Confessions of a checkout girl(25 Posts)
You lot are terrible - you've got me reading the bloody Hate Mail online now for salacious stories. (Look, it was either this one or Pricey Kate's new "good girl gone bad" t-shirt or everyone's favourite Liz Jones saying hairdressers are like Guantanamo bay - yes, seriously.)
So - interesting or a waste of time? I think it's well-written but a bit pointless as an "expose" as it's not actually "exposing" anything illegal like child trafficking which could be stopped with greater public awareness. So working on a checkout is shit? Next week, the Pope is Catholic. As some of the comments say, it doesn't help people who have no choice. And ooh, look, she has a book coming out!
Interesting that some comments contrast the French experience, as there has already been a similar book done by a Frenchwoman, which I saw on sale in FNAC last year:
Anna Sam, here
I know her, she's lovely. Beautifully written, as well.
Very interesting they have to whizz your stuff through at that speed though, isn't it? Because it's always really annoyed me when things pile up faster than I can put them away, and now I know it's not them being awkward...
I worked on the tills in Sainsburys when ds1 was little. I never had to scan 17 items a minute. That must be a new thing - glad I'm not there now!
Very true about the customers. I'm always nice to checkout people - it can be really soul destroying to work on a till all day and not get so much as a smile.
At the end she says 'my six months as a COG were over' - was she just doing it for reaearch then, because she thought it would be interesting to write about?
having been on the receiving end myself (call centres, burger king, bookshop), i find i have little patience with checkout staff.
that sounds really horrible, but when you've got arseholes treating you like shit all day every day, it kind of rubs off on you when you go into a shop as a customer.
i would say (from my own experience) that the nastiest customers are those who work in customer services.
it makes me angry and sad that we perpetuate this ourselves.
i'm okay now that i'm happy in the job i do (it's my own shop and the boss is more relaxed ), and i'm happy to chat to the cashiers and make small talk. i think that proves (to me anyway) that if you're not stressed or miserable, you can be nicer to other people. (which means you feel happier etc)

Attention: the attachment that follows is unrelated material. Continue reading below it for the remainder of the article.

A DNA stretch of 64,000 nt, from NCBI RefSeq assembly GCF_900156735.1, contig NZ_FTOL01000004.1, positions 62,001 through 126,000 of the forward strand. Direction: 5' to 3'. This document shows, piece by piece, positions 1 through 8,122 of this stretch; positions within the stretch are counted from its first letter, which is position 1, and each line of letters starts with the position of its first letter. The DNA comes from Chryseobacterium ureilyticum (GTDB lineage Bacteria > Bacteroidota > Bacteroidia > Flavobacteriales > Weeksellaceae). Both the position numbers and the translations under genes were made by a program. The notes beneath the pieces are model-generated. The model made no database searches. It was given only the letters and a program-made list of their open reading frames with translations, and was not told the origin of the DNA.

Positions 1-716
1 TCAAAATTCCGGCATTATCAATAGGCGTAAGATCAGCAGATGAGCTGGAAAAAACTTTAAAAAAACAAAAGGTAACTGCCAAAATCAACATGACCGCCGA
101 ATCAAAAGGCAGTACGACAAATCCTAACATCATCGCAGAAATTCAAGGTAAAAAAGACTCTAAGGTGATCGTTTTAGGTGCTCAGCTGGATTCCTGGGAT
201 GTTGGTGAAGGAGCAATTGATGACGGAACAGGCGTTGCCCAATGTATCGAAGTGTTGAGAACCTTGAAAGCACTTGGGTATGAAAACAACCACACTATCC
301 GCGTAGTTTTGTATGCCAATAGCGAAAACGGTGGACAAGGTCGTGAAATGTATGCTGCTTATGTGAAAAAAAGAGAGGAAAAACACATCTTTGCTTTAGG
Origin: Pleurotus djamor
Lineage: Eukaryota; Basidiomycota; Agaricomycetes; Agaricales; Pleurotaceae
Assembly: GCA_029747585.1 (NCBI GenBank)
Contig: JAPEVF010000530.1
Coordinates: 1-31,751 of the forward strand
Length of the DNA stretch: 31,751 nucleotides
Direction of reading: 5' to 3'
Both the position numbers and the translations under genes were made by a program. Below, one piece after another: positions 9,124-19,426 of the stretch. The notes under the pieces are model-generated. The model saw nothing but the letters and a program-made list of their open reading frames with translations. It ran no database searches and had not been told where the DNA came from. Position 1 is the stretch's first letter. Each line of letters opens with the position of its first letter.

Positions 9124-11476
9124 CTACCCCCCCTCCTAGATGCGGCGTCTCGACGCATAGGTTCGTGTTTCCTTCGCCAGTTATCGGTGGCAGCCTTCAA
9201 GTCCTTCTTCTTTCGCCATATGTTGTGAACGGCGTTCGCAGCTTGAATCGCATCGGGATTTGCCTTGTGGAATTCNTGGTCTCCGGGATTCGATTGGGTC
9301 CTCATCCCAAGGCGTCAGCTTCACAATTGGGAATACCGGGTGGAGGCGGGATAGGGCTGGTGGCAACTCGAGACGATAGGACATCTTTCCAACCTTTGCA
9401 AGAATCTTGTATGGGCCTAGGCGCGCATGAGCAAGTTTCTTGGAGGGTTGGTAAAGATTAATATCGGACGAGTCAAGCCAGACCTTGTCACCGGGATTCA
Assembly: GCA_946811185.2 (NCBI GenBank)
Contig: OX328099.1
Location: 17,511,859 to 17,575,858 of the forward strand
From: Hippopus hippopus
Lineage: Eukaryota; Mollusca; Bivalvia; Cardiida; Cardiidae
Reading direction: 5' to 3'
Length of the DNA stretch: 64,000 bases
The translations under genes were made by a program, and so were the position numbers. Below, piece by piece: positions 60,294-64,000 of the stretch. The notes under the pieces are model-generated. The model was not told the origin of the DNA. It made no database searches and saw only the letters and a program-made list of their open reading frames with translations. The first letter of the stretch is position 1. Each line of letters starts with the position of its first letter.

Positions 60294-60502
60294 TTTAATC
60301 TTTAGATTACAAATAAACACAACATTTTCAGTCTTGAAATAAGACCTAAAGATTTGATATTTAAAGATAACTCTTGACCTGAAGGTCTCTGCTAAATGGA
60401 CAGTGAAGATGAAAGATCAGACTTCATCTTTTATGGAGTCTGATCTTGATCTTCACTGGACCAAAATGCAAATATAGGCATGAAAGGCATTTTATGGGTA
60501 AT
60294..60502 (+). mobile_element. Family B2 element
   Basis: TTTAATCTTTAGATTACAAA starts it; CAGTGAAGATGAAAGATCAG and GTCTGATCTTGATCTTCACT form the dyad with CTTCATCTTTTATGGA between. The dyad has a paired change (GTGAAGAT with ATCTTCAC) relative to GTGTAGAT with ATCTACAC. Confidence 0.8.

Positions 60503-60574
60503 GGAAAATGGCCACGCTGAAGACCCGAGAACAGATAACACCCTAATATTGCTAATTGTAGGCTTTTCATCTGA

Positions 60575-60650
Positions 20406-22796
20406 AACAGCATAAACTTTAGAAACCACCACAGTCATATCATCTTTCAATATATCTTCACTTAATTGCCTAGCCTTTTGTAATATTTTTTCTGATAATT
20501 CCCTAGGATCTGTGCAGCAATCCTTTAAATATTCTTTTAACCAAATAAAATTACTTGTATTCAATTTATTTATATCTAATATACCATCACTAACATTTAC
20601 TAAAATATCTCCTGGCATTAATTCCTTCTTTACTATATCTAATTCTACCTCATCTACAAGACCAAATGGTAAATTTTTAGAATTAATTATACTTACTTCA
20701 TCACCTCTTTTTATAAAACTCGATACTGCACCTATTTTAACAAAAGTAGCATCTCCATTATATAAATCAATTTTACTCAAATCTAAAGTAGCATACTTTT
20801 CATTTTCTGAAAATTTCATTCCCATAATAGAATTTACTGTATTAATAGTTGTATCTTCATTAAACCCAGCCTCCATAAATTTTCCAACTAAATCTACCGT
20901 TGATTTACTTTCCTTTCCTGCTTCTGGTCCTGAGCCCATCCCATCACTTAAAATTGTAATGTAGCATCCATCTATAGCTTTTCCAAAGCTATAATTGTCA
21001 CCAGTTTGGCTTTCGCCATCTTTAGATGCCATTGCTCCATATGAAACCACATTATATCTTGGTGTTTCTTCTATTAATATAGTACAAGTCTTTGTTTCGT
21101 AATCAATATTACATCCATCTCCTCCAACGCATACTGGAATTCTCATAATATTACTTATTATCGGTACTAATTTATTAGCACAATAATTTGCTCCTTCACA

She does say at the beginning that she was doing it "undercover" for research, yes.
hardly ground breaking stuff though is it? oooh people are worrying about money.. wow.
tbh doesn't make me want to buy the book.
I heard the French lady on Radio 4 the other week. Very funny.
Not a book I'd be desperate to get hold off, based on that article. I'd rather re-read Down and Out in Paris and London.
On a similar theme, Barbara Ehrenreich's Nickel and Dimed is meant to be very good.
It would be a lot more depressing to be working behind a checkout because it's the only job you can get at the time, rather than for "research".
Unquietdad, you should have looked at the Femail bit as well, cos you missed this This week on Mumsnet. I think I'll become a journalist, it doesn't look that difficult, just sit about reading MN which I do anyway!
I can't say I had that experience when I worked with the public Nickelbabe.
I worked in reception or customer service related jobs for several years and it made me be even nicer to shop staff and call centre staff as I knew what crap they had to put up with.
very interesting. sad about the pensioners panicking about using pin numbers.